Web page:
Potty Training

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Ugh.  This is is not something we were EVER excited about reaching….other than not buying one child’s worth of diapers anymore, of course.  I had moderately attempted to potty train over the summer when we had “all the time in the world,” but it did not go well at all.

So, the issue was tabled for a while.  I knew that the next chance would have to be during a break from school so that we’d have plenty of time at home with limited interruptions.  Enter Thanksgiving Break.  We are fortunate to be in a school system that is on a balanced calendar, so all breaks are full weeks, rather than long weekends.  So here we were with a full week before us and potty boot camp.

I have to say I am in LOVE with the way I chose to do things this time around.  Here’s the rundown:

A Few Months Before: read books on potty training.  I had already read a couple over the summer for kids with ASD and sensory issues, but I checked out a few others from the library.

1 Month Before: Check out many picture books and DVDs about potty training and read/watch them as frequently as possible.  Also take pictures of each step of the potty process (lift lid, put on potty seat, pull down pants, etc….), print them, and make them into a book that labels and helps visualize the WHOLE process…read this one regularly as well.

The Week Before: Add in lots of conversations about how he’ll wear undies every day and diapers are going to be all gone.

Potty Day 1: Put on undies with plastic undies/cover over top (this tremendously helped with accidents, though wasn’t foolproof).  Take potty breaks every 30 minutes and go through all the steps.  This is incredibly tedious, but helped us establish the routine.  Heavily praise staying clean and dry as well as actually going to the bathroom in the toilet/give rewards as necessary.  (we still use diapers at night)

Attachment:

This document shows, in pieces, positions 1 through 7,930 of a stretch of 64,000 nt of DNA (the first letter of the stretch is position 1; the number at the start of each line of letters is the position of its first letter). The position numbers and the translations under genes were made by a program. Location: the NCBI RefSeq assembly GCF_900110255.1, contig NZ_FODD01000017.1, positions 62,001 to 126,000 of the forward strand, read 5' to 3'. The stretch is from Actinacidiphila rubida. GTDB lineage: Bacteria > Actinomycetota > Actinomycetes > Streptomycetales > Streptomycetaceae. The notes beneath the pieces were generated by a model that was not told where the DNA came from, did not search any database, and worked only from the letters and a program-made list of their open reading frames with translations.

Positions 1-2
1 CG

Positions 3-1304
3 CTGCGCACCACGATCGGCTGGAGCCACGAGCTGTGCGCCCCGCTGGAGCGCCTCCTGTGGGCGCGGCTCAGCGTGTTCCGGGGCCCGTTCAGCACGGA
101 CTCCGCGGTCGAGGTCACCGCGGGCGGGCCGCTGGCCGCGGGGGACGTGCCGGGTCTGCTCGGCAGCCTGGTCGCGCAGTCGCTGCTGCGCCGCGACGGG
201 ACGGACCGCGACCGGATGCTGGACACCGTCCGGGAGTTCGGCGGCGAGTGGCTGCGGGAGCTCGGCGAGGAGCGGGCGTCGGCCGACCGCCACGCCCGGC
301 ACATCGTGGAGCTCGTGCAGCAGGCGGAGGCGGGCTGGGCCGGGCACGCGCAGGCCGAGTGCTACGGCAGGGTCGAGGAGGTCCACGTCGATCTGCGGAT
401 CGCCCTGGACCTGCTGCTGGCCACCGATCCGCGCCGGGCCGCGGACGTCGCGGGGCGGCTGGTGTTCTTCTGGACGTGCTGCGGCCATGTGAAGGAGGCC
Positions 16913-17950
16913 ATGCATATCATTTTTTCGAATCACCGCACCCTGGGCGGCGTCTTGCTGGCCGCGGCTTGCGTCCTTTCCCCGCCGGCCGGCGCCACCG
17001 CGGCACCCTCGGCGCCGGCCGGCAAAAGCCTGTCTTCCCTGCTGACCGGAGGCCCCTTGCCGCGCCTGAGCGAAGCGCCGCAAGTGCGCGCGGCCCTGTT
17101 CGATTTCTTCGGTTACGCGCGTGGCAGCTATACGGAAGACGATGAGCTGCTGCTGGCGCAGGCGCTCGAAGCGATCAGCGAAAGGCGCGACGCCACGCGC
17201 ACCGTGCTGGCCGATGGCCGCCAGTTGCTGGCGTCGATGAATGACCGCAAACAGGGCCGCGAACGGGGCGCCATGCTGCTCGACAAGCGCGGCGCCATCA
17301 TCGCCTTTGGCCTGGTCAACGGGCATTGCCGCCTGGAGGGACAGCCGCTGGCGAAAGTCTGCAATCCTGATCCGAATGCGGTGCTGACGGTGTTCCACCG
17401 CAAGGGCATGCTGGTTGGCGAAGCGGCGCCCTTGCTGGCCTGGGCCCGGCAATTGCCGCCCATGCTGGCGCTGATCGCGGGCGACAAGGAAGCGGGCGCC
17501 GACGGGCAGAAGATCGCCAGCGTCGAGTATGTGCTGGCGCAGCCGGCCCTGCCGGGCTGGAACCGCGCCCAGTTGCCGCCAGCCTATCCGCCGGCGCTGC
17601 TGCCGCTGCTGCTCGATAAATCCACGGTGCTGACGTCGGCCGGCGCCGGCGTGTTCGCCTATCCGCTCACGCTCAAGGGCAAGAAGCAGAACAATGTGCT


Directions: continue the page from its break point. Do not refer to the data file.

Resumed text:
Potty Day 2: Still try to stick to potty breaks every 30 minutes, but pay attention to when he actually peed or pooped the previous day and try to go around those times too.

Potty Day 3: Same as before, but start to break from the rigid, every 30 minutes plan.

So, the schedule continued to get more and more relaxed, but my little man still doesn’t often let us know that he needs to “go.”  We also hit a fairly large speed bump of a household full of flu, so we had to revert back to some diaper wearing for sanity’s sake.  He also was holding it those first few days because his routine was so shaken up, and since has gone back to his normal self.  Since then, he’s really resisted #2 on the toilet, but everything I have read has indicated that most ASD kids take a looooooooooong time to master that one.  Super.

So, in the meantime, we do mostly undies with a smattering of pull-ups when I’m pretty sure he needs to poo.  It works for now, and is immense progress from only diapers.

Here are the list of picture books we happened to read (mostly because it was what was at our library when we would go):

1. How to Potty Train Your Monster (DiPucchio)
2. Potty (Patricelli)
3. Pirate Potty (Berger)
4. The Potty Train (Hochman and Kennison)
5. Big Boys Go Potty (Richmond)
6. Potty Poo Poo Wee Wee
7. Once Upon a Potty (Frankel)
8. Danny is Done with Diapers (O’Connell)
9. The Potty Book for Boys (Capucilli)
10. It’s Potty Time! (Courderoy)
11. Ian’s New Potty (Oud)

We watched The Magic Bowl and The Potty Movie for Boys VERY often.  He love love LOVED the songs and still sings them weeks after the movies were returned to the library.

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